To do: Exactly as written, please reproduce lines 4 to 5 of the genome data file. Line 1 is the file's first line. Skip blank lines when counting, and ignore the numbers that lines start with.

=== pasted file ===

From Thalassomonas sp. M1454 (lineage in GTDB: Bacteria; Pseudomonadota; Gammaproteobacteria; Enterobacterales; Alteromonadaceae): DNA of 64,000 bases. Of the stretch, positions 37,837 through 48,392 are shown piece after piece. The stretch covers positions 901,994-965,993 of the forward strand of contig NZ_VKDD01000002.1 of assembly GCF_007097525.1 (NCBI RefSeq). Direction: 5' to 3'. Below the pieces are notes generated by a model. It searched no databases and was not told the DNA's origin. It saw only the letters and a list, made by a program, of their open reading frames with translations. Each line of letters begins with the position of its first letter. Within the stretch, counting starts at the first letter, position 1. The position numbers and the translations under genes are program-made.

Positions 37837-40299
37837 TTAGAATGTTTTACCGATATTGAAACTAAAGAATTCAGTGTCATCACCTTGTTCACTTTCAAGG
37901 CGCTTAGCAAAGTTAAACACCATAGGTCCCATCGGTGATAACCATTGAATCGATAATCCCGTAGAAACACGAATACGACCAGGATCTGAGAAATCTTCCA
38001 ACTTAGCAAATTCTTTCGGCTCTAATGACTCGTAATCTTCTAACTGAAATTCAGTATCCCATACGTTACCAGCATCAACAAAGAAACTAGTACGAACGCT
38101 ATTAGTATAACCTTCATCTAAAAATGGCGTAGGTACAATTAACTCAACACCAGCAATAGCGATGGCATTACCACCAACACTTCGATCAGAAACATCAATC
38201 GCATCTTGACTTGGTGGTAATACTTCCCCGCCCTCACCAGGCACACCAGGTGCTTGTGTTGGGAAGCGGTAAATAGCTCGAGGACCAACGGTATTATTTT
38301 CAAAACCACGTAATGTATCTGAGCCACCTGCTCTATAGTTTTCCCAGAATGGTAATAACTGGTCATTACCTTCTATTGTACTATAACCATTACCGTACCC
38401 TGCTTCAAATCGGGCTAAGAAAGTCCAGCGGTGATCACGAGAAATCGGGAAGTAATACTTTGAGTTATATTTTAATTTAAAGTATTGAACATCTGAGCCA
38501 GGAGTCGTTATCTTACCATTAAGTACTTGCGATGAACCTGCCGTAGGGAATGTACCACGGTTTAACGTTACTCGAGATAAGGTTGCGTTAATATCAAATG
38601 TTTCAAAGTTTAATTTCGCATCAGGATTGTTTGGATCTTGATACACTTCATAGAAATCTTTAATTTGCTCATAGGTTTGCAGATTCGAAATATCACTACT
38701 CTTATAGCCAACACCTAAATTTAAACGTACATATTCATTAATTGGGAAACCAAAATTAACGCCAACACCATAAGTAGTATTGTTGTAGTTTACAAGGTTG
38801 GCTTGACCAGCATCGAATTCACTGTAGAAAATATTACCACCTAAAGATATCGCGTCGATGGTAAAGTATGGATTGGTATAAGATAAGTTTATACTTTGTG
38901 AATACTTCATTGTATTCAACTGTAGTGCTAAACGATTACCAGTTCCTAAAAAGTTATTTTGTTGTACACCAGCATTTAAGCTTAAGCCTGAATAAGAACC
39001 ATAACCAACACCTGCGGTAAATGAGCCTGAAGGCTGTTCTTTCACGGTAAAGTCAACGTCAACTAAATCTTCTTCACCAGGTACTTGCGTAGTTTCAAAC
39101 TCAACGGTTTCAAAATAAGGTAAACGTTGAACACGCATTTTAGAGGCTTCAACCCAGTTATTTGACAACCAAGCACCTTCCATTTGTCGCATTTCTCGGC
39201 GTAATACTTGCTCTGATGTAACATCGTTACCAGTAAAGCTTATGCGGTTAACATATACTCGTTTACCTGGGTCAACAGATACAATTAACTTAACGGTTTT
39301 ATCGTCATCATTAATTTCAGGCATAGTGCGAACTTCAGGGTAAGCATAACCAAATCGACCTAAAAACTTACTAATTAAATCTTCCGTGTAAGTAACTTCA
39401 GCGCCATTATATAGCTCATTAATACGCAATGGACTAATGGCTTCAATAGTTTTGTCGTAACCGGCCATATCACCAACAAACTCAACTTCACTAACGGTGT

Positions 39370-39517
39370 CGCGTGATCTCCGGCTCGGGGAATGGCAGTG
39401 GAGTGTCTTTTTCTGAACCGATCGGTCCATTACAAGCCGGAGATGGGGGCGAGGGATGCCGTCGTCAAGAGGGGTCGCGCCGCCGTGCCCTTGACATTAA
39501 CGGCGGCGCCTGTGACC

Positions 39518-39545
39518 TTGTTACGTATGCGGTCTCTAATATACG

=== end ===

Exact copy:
37901 CGCTTAGCAAAGTTAAACACCATAGGTCCCATCGGTGATAACCATTGAATCGATAATCCCGTAGAAACACGAATACGACCAGGATCTGAGAAATCTTCCA
38001 ACTTAGCAAATTCTTTCGGCTCTAATGACTCGTAATCTTCTAACTGAAATTCAGTATCCCATACGTTACCAGCATCAACAAAGAAACTAGTACGAACGCT